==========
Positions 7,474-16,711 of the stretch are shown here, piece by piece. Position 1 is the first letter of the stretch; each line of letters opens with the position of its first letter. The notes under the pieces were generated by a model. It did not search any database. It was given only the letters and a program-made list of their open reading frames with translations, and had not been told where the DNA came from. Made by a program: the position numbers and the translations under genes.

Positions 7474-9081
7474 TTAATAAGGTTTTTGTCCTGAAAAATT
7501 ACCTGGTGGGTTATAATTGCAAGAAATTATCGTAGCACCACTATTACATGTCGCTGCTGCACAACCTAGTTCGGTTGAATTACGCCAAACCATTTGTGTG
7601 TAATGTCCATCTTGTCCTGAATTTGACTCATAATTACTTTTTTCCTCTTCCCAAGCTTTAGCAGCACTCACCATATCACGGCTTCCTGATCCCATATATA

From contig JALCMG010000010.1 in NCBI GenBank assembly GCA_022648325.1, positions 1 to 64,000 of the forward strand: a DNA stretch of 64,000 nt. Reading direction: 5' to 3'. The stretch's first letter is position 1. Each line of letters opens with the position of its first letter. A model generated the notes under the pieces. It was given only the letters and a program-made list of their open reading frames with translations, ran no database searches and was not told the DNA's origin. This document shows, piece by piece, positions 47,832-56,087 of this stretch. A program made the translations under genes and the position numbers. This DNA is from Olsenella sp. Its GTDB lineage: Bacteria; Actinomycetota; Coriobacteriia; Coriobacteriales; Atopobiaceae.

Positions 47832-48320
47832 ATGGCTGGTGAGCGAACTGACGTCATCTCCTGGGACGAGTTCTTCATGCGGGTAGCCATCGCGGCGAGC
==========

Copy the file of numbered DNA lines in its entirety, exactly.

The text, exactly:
Positions 7,474-16,711 of the stretch are shown here, piece by piece. Position 1 is the first letter of the stretch; each line of letters opens with the position of its first letter. The notes under the pieces were generated by a model. It did not search any database. It was given only the letters and a program-made list of their open reading frames with translations, and had not been told where the DNA came from. Made by a program: the position numbers and the translations under genes.

Positions 7474-9081
7474 TTAATAAGGTTTTTGTCCTGAAAAATT
7501 ACCTGGTGGGTTATAATTGCAAGAAATTATCGTAGCACCACTATTACATGTCGCTGCTGCACAACCTAGTTCGGTTGAATTACGCCAAACCATTTGTGTG
7601 TAATGTCCATCTTGTCCTGAATTTGACTCATAATTACTTTTTTCCTCTTCCCAAGCTTTAGCAGCACTCACCATATCACGGCTTCCTGATCCCATATATA

From contig JALCMG010000010.1 in NCBI GenBank assembly GCA_022648325.1, positions 1 to 64,000 of the forward strand: a DNA stretch of 64,000 nt. Reading direction: 5' to 3'. The stretch's first letter is position 1. Each line of letters opens with the position of its first letter. A model generated the notes under the pieces. It was given only the letters and a program-made list of their open reading frames with translations, ran no database searches and was not told the DNA's origin. This document shows, piece by piece, positions 47,832-56,087 of this stretch. A program made the translations under genes and the position numbers. This DNA is from Olsenella sp. Its GTDB lineage: Bacteria; Actinomycetota; Coriobacteriia; Coriobacteriales; Atopobiaceae.

Positions 47832-48320
47832 ATGGCTGGTGAGCGAACTGACGTCATCTCCTGGGACGAGTTCTTCATGCGGGTAGCCATCGCGGCGAGC